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Study: SARS-CoV-2 can alter genome structure of our cells

Study: SARS-CoV-2, the virus causing COVID-19, can alter genome structure of our cells
SARS-CoV-2 restructures the host 3D genome. a, The experimental design of this work. Created with BioRender.com. b, Hi-C 3.0 contact matrices of an example region (chr9: 100–130 Mb, hg19) in mock or infected conditions. Black arrowheads denote reduced short-distance interactions along the diagonal. Gray boxes show regions with altered compartmentalization. Bin size, 80 kb. c, Pearson correlation matrices of Hi-C 3.0 in the same region as in b. Arrowheads point to regions with virus-altered A–B (black) or A–A (cyan) compartmental interactions. Bin size, 80 kb. Color scales indicate Pearson correlation coefficient (left and middle), and changes in the correlation matrices after infection (SARS-CoV-2/Mock, Pearson) are shown on the right. d, Zoom-in Hi-C snapshots of a 700 kb region in b and c (chr9: 95.7–96.4 Mb, hg19). Pink and cyan arrowheads show changed dot-shaped loops and domains, respectively. Bin size, 5 kb. e, Top: P(s) curve showing the relationship between the Hi-C contract frequency (P) of intra-chromosomal interactions ranked by genomic distance (s) in both mock (gray) and SARS-CoV-2 (red) conditions. Bottom: log2FC of Hi-C contact frequency ranked by distances (infection/mock), with dotted lines marking the crossing points of the two curves. In b and d, color scales indicate Hi-C contact frequencies (left and middle), and log2FC of SARS-CoV-2/mock contact frequencies (right). Credit: Nature Microbiology (2023). DOI: 10.1038/s41564-023-01344-8

People infected with SARS-CoV-2, the virus that causes COVID-19, may experience genome structure changes that not only may explain our immunological symptoms after infection, but also potentially link to long COVID, according to a new study by researchers at UTHealth Houston.

The study was published today in Nature Microbiology.

"This particular finding is quite unique and has not been seen in other coronaviruses before," said Wenbo Li, Ph.D., senior author on the study and associate professor in the Department of Biochemistry and Molecular Biology with McGovern Medical School at UTHealth Houston. "What we found here is a unique mechanism of SARS-CoV-2 that is associated with its severe impacts on human health."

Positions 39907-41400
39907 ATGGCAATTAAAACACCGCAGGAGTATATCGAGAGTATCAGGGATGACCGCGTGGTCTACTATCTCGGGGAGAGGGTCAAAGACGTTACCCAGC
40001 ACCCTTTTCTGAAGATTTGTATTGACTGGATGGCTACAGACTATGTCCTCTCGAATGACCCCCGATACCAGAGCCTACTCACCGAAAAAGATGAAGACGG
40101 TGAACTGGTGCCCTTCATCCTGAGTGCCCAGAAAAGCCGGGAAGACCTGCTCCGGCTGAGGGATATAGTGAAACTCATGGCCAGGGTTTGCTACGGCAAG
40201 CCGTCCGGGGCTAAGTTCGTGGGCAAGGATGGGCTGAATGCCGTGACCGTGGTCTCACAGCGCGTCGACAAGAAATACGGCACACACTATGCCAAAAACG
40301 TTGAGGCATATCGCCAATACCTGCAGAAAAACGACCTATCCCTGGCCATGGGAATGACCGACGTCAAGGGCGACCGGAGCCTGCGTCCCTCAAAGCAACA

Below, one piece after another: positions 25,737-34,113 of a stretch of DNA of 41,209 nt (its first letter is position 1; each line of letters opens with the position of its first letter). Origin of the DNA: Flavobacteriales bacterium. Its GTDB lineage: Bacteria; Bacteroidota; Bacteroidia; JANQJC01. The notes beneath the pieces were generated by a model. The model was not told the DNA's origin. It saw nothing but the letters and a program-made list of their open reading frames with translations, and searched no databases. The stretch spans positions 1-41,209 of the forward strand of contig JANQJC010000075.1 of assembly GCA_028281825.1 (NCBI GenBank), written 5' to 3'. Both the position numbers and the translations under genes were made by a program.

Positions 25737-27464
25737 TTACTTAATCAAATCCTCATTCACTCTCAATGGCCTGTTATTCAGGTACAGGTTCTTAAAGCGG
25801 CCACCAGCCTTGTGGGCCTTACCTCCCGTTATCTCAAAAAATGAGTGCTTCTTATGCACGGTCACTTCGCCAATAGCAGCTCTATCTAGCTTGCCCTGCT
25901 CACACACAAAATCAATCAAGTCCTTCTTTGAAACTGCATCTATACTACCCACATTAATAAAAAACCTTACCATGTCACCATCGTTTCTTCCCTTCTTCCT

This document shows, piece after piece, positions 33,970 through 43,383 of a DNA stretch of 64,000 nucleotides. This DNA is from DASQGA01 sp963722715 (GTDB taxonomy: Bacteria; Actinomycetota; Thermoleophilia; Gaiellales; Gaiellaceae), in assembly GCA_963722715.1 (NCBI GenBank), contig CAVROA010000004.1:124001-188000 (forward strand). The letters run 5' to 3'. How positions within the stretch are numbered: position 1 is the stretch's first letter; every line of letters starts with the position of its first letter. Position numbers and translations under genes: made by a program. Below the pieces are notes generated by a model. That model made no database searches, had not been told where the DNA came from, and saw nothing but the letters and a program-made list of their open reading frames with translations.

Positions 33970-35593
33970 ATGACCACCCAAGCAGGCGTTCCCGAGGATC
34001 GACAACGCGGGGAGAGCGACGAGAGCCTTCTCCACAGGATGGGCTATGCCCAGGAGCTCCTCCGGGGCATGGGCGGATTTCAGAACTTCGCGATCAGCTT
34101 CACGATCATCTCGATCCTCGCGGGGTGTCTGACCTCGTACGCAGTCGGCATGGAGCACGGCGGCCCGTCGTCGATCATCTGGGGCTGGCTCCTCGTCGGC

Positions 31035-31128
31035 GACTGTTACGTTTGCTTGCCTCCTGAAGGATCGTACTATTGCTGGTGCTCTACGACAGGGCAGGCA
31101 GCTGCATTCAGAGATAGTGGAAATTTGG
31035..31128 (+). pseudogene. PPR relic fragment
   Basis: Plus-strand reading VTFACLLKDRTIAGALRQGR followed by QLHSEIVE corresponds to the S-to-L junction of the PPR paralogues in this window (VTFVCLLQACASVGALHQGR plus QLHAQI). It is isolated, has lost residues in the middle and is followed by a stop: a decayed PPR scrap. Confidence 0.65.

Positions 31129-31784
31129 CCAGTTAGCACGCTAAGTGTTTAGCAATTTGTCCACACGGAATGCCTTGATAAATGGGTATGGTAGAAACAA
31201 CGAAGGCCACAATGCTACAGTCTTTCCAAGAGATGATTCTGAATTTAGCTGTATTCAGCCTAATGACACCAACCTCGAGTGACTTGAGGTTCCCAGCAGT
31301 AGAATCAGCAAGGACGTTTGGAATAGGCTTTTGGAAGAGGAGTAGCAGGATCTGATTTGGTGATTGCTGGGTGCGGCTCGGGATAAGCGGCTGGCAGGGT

The genetic materials in our cells are stored in a structure called chromatin. Some viruses of other categories have been reported to hijack or change our chromatin so that they can successfully reproduce in our cells. Whether and how SARS-CoV-2 may affect our chromatin was not known. In this study, researchers used leading-edge methods and comprehensively characterized the chromatin architecture in after a COVID-19 infection.

"We found that many well-formed chromatin architectures of a normal cell become de-organized after infection. For example, there is one type of chromatin architecture termed A/B compartments that can be analogous to the yin and yang portions of our chromatin. After SARS-CoV-2 infection, we found that the yin and yang portions of the chromatin lose their normal shapes and start to mix together. Such mixing may be a reason for some key genes to change in infected cells, including a crucial inflammation gene, , that can cause in severe COVID-19 patients," Li said.

In addition, this work found that chemical modifications on chromatin were also altered by SARS-CoV-2. "The changes of chemical modifications of chromatin were known to exert long-term effects on gene expression and phenotypes. Therefore, our finding may provide an unrealized new perspective to understand the viral impacts on host chromatin that can associate with long COVID," added Xiaoyi Yuan, who contributed to the research.

Nearly 1 in 5 Americans infected with COVID-19 are still suffering from long COVID symptoms even months after recovery from acute infection, according to the Centers for Disease Control and Prevention. Researchers hope these findings will pave the way into more research to understand the long-term impacts of the virus.

"Groundbreaking research frequently requires that scientists from different backgrounds, with different expertise, and from different departments come together and join in answering cutting-edge research questions," said Holger Eltzschig, MD, Ph.D., John P. and Kathrine G. McGovern Distinguished University Chair of the Department of Anesthesiology, Critical Care and Pain Medicine at McGovern Medical School. "The highly collaborative research environment at UTHealth Houston fosters these opportunities. The Center for Perioperative Medicine at McGovern Medical School at UTHealth Houston provided the platform for our experts in SARS-CoV-2 infections, lung injury, epigenetics, and biochemistry to pursue this transformative research work together."

"This study elucidated to us how SARS-CoV-2 can uniquely alter our chromatin to cause COVID-19 symptoms. Future work will focus on understanding the mechanisms of how SARS-CoV-2 can achieve this. This will need to be done in both cell and animal models, and by using COVID-19 patients' samples. Finding the mechanism will offer therapeutic strategies to safeguard our and to better fight this virus," said Li.

More information: Ruoyu Wang et al, SARS-CoV-2 restructures host chromatin architecture, Nature Microbiology (2023). DOI: 10.1038/s41564-023-01344-8

Journal information: Nature Microbiology

Citation: Study: SARS-CoV-2 can alter genome structure of our cells (2023, March 23) retrieved 12 June 2024 from https://phys.org/news/2023-03-sars-cov-genome-cells.html
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